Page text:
The unraveling banking scandal which pits Bank of Uganda against the country’s wealthiest businessman Sudhir Ruparelia continues to draw mixed sentiments.
When it emerged last week that the Central Bank was suing the property magnate to force him to repay over Shs. 400billion he allegedly extracted fraudulently from his own Crane Bank leading to its collapse, many Ugandans strongly condemned Mr Sudhir and chorused praises for the Central Bank’s whistle-blowing job well done.
Sudhir is being accused by Bank of Uganda of “fraudulently extracting” $94Million and Shs. 60billion from Crane Bank, leading its solvency and takeover by the BoU early this year. They want him to be compelled to return all this money.
However, stronger accusations are now emerging against Bank of Uganda that it failed on its supervision duties.
Andrew Mwenda, a journalist and political-economic analyst is one such critic of the Central Bank and wonders, what it was doing when the alleged fraud was taking place at Crane Bank over a period of 14 years.
“We are citizens of Uganda,” said Mwenda. “We pay the Central bank to do its work. We don’t get to hold Sudhir to account. We hired somebody to do that.”
The Central Bank, Mwenda claims, is trying to use emotions; and Sudhir’s alleged mistakes to “disguise their utter failure to perform the basic function of bank supervision.”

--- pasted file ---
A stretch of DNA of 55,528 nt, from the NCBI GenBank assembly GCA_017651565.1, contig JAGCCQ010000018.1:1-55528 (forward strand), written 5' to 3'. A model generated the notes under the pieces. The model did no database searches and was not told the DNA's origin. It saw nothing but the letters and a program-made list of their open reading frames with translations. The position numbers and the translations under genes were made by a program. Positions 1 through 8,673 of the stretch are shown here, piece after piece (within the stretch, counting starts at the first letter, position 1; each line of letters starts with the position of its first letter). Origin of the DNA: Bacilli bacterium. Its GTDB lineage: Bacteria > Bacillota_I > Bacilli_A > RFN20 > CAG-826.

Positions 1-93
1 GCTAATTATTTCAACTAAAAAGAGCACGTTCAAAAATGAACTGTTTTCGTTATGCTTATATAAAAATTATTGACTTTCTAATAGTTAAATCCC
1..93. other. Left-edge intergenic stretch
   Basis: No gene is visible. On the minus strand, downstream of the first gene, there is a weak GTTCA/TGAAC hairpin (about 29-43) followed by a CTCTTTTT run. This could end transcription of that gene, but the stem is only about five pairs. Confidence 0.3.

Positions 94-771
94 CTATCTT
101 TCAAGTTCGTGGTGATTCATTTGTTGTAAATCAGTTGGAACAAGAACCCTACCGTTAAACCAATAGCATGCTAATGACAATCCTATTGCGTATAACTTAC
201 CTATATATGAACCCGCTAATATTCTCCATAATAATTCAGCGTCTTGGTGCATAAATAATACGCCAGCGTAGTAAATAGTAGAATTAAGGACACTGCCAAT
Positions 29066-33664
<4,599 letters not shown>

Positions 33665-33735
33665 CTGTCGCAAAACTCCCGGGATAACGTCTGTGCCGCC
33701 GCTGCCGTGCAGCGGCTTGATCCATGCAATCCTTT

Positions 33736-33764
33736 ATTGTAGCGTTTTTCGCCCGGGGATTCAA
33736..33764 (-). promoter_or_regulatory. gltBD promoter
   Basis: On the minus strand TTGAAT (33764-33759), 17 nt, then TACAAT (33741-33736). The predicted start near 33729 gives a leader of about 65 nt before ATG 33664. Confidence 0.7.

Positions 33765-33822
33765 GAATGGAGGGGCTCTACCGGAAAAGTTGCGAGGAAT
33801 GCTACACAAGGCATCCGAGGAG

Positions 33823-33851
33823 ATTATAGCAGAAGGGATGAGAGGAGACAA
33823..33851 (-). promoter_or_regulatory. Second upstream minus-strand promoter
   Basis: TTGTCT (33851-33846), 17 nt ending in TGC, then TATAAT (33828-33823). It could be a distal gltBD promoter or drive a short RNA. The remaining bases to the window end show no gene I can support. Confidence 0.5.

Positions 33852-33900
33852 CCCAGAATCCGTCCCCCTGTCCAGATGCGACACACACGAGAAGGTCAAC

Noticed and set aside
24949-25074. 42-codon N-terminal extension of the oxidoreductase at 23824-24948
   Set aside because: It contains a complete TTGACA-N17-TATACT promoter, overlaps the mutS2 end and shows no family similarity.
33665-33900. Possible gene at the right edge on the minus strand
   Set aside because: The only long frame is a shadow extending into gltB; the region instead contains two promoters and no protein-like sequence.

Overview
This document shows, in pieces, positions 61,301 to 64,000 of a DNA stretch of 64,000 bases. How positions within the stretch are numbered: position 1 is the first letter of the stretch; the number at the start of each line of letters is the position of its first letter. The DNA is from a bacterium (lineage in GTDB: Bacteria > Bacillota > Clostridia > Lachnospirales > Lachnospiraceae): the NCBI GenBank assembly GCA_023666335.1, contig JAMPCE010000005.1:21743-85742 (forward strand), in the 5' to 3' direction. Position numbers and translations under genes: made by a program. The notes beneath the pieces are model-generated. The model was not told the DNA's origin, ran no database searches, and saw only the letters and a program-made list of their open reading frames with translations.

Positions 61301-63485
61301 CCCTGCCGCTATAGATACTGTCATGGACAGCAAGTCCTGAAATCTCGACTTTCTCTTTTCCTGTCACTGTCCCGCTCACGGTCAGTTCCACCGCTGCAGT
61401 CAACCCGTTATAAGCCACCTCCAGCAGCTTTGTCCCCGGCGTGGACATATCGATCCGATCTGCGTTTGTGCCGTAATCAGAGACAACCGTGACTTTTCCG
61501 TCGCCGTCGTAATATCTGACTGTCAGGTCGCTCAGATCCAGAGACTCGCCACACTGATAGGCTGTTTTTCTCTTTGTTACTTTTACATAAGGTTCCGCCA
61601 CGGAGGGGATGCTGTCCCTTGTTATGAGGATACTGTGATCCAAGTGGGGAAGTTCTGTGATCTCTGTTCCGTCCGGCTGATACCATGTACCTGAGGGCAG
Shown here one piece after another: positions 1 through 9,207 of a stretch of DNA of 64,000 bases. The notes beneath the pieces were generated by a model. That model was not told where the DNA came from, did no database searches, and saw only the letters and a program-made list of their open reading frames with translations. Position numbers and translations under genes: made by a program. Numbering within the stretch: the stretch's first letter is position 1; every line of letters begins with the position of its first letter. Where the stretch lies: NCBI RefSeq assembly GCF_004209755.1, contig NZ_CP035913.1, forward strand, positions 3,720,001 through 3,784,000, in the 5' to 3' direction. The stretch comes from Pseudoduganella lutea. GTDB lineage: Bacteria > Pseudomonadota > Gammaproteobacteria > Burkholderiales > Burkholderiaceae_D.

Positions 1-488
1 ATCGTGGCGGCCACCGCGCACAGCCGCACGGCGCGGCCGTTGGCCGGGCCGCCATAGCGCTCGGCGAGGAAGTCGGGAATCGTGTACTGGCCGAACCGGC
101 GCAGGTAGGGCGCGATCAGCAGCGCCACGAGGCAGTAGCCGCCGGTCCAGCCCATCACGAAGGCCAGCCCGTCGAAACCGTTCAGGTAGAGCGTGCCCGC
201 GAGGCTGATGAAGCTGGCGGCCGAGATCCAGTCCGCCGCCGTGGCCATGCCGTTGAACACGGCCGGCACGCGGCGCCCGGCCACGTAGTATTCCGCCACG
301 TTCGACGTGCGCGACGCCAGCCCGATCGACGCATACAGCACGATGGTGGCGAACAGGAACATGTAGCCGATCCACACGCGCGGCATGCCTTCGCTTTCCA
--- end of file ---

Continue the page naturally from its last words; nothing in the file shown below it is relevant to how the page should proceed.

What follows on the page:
Mwenda, who calls himself a close friend of Sudhir, is also accusing Bank of Uganda of targeting the tycoon, “just because he is Ugandan.”
Majority of the other foreign based Banks, he claims, would easily get away with similar crimes, because BoU wouldn’t have a way of seizing their properties because they never invest in Uganda.
“The Central Bank is pursuing Sudhir because he is Ugandan,” said Mwenda while appearing on NBS on Thursday.
“All his investments, every coin he has made from Crane Bank he invested it in Uganda. He has over 300 properties in Kampala.”
“Standard Chartered has been in Uganda for 115 years, and they haven’t set up a single kiosk.
“Instead of helping local banks that make money and invested in the economy, you are helping foreign banks which have nothing here except desks and computers.”
Citing examples from the American Recession a decade ago, where some banks had liabilities as high as 3000% their assets, but were rescued by the US Federal Reserve, Andrew Mwenda wants the same treatment for Mr Sudhir.
He said, “Sudhir built a $2billion empire because he understood how Uganda works. It is better that we forgive his mistakes because, if you get the cost and weigh it against the benefits of having Crane Bank, the benefits are too big. We should be helping Sudhir build more businesses that will help Ugandans.”
He further pointed out that large businesses in Uganda have failed because they lacked the same support that government gives foreign businesses.
He cited the ongoing works on big infrastructure projects which are all contracted to foreign companies, “because we killed all our local companies.”
Bank of Uganda remains unwilling to discuss the matter, saying the matter is before the Commercial Court in Kampala.